Stoyanova, Calleja, Dehn, Capitanucci, Tiliakos, Groissböck, Plishka / Rizzi Brignoli
This second of four La Boheme casts this season is what the previous was not: a beautiful and convincing telling of Puccini's ensemble piece. Much credit to two supporting members of the ensemble -- debuting singers Dimitris Tiliakos (Schaunard) and Günther Groissböck (Colline) -- whose characters were clear, distinct, and lively from the moment each stepped on stage. That they don't necessarily better their predecessors vocally (I found Tiliakos appealingly mellifluous, but Groissböck's coat aria wasn't the highlight Shenyang's was), doesn't matter: they make the show work.
Against this more telling backdrop I saw Fabio Capitanucci -- who debuted with the previous cast -- more clearly. Here what was general dissatisfaction last time has revealed itself to be a specific complaint: Capitanucci's Marcello is all good-nature, without even a bit of the darkness that should make his fiery romance with Musetta go. His way is appealing enough, but it's not clear what the two see in each other. One might make a bit of the same complaint against Ellie Dehn's Musetta, but the 2005 Met Council Finalist used her looks, her quick manner, and her now nicely-polished soprano instrument to sell the familiar character well.
The leads are no surprise: Joseph Calleja has, as ever, his magnificent sound, diction, and sense of line, and fits in very well with the boys in their antics. His classicist sense of proportion (despite, unfortunately, taking the high note for Act I's finish) seems to apply to his role, as well, and he doesn't try to take over the entire ensemble show. Nevertheless he does some pretty good agonized acting in Act IV...
Puccini's show is properly Mimi's, and Krassimira Stoyanova does strongly -- even better, in snowy Act III: she gets Mimi in extremis wonderfully & movingly well. The outer acts weren't quite at that level, but very good. Stoyanova sings with real understanding and feeling throughout, but too often here it's overlaid with a set of more conventional emotive and fidgety gestures that tell a less interesting story.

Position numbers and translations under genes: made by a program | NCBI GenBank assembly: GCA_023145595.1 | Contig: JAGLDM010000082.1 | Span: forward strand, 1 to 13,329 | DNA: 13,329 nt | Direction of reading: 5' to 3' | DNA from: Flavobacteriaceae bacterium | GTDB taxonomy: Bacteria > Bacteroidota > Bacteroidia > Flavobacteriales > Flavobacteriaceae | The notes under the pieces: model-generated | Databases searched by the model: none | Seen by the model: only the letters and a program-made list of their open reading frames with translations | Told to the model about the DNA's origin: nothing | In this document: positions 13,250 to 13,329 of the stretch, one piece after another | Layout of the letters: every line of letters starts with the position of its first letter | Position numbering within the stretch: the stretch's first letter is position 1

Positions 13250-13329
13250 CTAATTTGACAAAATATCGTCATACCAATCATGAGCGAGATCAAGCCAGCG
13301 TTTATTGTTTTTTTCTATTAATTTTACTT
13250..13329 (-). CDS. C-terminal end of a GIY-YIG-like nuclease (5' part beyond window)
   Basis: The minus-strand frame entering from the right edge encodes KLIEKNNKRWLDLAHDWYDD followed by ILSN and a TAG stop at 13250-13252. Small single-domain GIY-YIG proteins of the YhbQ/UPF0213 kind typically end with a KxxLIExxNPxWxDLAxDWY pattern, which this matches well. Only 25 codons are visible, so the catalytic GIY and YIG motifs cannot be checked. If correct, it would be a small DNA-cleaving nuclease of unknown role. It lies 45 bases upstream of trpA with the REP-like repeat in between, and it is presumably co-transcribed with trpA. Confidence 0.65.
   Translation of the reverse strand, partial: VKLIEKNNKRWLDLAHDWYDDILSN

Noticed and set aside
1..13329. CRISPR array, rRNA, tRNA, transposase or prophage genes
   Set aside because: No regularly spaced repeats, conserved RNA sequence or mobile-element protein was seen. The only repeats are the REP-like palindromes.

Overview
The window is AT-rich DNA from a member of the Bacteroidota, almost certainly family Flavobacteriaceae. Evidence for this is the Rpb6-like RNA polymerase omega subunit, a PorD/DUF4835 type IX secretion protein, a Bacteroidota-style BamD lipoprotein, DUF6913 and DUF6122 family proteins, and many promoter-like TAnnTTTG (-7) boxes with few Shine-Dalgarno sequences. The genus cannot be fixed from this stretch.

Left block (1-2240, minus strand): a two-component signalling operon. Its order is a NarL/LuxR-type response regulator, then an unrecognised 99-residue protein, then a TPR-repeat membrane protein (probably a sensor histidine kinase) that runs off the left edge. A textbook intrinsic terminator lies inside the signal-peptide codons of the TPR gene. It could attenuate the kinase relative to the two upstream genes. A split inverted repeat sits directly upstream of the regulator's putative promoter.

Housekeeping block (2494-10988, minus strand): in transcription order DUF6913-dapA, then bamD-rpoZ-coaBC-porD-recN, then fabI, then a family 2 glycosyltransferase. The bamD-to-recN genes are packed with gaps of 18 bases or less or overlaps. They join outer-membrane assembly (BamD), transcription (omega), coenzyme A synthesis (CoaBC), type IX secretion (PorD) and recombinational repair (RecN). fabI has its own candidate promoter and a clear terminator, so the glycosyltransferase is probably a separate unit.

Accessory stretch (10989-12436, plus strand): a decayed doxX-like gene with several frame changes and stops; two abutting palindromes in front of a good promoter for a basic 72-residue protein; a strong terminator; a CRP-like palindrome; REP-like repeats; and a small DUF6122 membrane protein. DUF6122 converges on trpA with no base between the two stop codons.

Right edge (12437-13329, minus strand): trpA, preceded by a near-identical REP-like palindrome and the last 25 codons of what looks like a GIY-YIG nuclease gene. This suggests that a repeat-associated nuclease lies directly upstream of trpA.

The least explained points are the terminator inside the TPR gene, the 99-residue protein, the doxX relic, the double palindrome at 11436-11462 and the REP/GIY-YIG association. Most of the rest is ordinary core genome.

Rizzi Brignoli now has the Met Orchestra and a surprising amount of the new cast on the same page as his conducting, but I still think his constant shifts of time and tempo are doing more harm than good. No, it doesn't get in the way of long concentration in the slow meditations of Acts III and IV, but the more extroverted exchanges need a firmer, more consistent base, and touches like holding off on Mimi's death chord for ages seem just needlessly cutesy.
Despite the successfully tear-jerking performance, what many will remember from Wednesday's show is the extra half-intermission. At first, the pause between Acts I and II dragged long... and then a woman came out to explain that there was some technical issue and they'd be continuing soon. Time dragged on again... and she came out again, with another call for patience. Time dragged on yet again... and she popped out again, the lights came up, and something about "having the intermission now" was announced.
Of course, the Act II/III and Act III/IV transitions are really too elaborate to do without further intermissions, so after less than 10 minutes (probably the amount of time it took to fix whatever needed fixing) the intermission-end-warning chimes (there are two at the Met, usually at 8 and 4 minutes before time) began to sound. As the Grand Tier restaurant had not, apparently, been warned of this, however, a bunch of people had just been brought their intermission meal/dessert. A torrent of chimes and usher requests did not (as you can imagine) manage to get these people into their seats before something like the full 25/30 minutes had passed. (So why did the house bother to try cutting the intermission short? No idea.)
In any case, Act II went on, none of the singers were too thrown from having to warm up some extra times, and the night -- after two subsequent scheduled intermissions -- simply ended rather later than it was supposed to.
UPDATE (2:45PM): I forgot to mention the audience, which is even more full of tourists and opera newbies than the usual Boheme. I must admit I take nearly as much pleasure in the harumphing of the (insufficiently) scandalized Eurosophisticates at Zeffirelli's literalistic masterpiece as I get displeasure from the shocking amount of flash photography at the start of the first two acts.